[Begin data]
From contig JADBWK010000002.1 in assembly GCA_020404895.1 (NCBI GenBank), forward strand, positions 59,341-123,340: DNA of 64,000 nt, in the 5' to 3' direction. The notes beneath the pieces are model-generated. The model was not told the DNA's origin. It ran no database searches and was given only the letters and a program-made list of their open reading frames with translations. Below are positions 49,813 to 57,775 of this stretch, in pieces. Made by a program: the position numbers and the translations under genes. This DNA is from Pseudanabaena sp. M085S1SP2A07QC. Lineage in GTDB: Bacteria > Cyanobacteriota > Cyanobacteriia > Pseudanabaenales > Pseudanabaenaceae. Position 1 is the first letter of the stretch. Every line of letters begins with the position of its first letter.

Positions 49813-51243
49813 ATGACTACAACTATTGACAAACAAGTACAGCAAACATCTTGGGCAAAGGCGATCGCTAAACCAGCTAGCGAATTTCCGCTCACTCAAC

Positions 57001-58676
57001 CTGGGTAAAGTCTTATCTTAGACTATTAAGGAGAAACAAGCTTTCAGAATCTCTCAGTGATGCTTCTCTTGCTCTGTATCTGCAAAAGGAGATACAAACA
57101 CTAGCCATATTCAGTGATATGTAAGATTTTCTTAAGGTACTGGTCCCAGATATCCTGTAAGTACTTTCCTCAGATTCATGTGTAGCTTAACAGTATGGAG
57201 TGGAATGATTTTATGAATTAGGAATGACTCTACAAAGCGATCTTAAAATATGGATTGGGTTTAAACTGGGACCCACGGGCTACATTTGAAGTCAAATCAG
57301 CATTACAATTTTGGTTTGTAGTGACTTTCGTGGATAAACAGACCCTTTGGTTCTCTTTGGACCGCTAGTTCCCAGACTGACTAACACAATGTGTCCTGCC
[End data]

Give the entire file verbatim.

From contig JADBWK010000002.1 in assembly GCA_020404895.1 (NCBI GenBank), forward strand, positions 59,341-123,340: DNA of 64,000 nt, in the 5' to 3' direction. The notes beneath the pieces are model-generated. The model was not told the DNA's origin. It ran no database searches and was given only the letters and a program-made list of their open reading frames with translations. Below are positions 49,813 to 57,775 of this stretch, in pieces. Made by a program: the position numbers and the translations under genes. This DNA is from Pseudanabaena sp. M085S1SP2A07QC. Lineage in GTDB: Bacteria > Cyanobacteriota > Cyanobacteriia > Pseudanabaenales > Pseudanabaenaceae. Position 1 is the first letter of the stretch. Every line of letters begins with the position of its first letter.

Positions 49813-51243
49813 ATGACTACAACTATTGACAAACAAGTACAGCAAACATCTTGGGCAAAGGCGATCGCTAAACCAGCTAGCGAATTTCCGCTCACTCAAC

Positions 57001-58676
57001 CTGGGTAAAGTCTTATCTTAGACTATTAAGGAGAAACAAGCTTTCAGAATCTCTCAGTGATGCTTCTCTTGCTCTGTATCTGCAAAAGGAGATACAAACA
57101 CTAGCCATATTCAGTGATATGTAAGATTTTCTTAAGGTACTGGTCCCAGATATCCTGTAAGTACTTTCCTCAGATTCATGTGTAGCTTAACAGTATGGAG
57201 TGGAATGATTTTATGAATTAGGAATGACTCTACAAAGCGATCTTAAAATATGGATTGGGTTTAAACTGGGACCCACGGGCTACATTTGAAGTCAAATCAG
57301 CATTACAATTTTGGTTTGTAGTGACTTTCGTGGATAAACAGACCCTTTGGTTCTCTTTGGACCGCTAGTTCCCAGACTGACTAACACAATGTGTCCTGCC